Host Garrison Keillor answers your questions about life, love, writing, authors, and of course, A Prairie Home Companion.
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January 2, 2012 |
I'm pretty good at what I do. I've had some pretty good professional recognition. But after a few career setbacks, I have completely lost my confidence.
I continue to work as hard as I can; but I have a terrible time convincing anyone -- myself most of all -- of the value of that work.
You face the blank page, you face a live audience, you face a lot of situations that require a confidence that I can't seem to find anymore. Where do you find yours?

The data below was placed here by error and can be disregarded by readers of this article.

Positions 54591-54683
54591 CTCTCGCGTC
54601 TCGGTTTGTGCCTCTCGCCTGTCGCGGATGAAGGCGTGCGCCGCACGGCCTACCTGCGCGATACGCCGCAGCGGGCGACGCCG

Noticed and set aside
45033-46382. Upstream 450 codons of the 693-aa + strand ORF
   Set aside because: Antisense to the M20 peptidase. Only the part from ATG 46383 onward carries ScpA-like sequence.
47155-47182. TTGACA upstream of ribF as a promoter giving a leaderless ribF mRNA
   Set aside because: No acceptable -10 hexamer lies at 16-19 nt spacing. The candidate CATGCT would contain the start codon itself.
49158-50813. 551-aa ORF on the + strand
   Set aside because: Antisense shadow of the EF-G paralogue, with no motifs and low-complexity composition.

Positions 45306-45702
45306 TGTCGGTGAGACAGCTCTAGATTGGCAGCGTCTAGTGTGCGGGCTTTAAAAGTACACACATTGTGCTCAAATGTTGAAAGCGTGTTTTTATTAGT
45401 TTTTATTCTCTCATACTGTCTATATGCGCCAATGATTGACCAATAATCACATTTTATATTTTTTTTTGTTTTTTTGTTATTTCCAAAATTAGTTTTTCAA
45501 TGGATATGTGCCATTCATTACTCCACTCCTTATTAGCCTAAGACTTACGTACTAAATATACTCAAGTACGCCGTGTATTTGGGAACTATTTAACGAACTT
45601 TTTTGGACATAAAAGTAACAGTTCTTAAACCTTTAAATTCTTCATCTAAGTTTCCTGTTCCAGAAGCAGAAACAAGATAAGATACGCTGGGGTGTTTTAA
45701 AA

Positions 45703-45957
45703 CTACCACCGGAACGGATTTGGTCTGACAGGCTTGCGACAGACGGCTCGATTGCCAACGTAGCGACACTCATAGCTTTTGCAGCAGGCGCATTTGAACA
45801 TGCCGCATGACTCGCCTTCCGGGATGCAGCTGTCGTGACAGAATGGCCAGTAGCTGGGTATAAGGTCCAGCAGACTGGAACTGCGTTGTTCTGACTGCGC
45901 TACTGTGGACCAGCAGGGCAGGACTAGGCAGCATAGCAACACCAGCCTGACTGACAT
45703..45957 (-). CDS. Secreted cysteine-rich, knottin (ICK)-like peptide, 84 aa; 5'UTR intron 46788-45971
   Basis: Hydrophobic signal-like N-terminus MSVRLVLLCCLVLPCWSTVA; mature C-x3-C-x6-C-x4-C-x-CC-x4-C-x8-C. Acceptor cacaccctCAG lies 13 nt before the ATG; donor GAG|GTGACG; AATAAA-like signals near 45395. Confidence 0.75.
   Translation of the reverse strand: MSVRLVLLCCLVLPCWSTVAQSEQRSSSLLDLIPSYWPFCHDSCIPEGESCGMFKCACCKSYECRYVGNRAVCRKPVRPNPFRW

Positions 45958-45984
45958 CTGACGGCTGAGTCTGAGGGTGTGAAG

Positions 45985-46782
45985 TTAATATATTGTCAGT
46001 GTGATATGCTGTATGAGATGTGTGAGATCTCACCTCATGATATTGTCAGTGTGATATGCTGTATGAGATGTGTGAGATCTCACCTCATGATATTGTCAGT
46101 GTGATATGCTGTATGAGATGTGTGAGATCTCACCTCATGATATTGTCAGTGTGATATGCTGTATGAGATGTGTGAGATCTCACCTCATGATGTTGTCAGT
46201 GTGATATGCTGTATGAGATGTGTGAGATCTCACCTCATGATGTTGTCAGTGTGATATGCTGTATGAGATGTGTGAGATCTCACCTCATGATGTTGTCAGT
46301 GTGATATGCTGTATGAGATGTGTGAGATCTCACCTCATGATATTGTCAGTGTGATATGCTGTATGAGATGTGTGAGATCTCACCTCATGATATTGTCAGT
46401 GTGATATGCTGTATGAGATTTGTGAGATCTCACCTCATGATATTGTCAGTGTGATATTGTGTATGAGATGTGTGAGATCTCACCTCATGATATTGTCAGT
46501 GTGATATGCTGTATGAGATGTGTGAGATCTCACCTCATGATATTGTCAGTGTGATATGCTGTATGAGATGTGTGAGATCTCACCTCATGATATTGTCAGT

It's all an act, Don. You conceal your insecurity from other people and eventually you learn to conceal it from yourself, but of course it never goes away. And it's never what I'd call "confidence". I've met some very confident people and found them insufferable. Arrogant. Insensitive. Bullies. I can imagine how painful it must be to suffer setbacks, though it's hard to advise you without knowing what those setbacks are. You might consider giving yourself a challenge that lies outside your professional life ----- riding a bike across the state of Iowa, learning Spanish, writing a family history, knitting a scarf ----- just as an exercise to prove to yourself that you have a reservoir of potential. You might consider looking for a support group ---- surely there is one relevant to your needs. Some dilemmas lie outside the realm of therapy but can be ameliorated by kindred souls. But what you describe as a loss of confidence may also be a life change that one accepts and learns to work around. I have pretty much lost my confidence at golf and tennis and don't expect to recover them. I do not have confidence in my ability to write a long novel anymore and that's just a fact, and I don't expect to regain it, and why should I agonize over it? I have confidence that I can write a full-length play, though I've never done it and may not succeed: ignorance can be a friend. Maybe you know too much. Try naivete.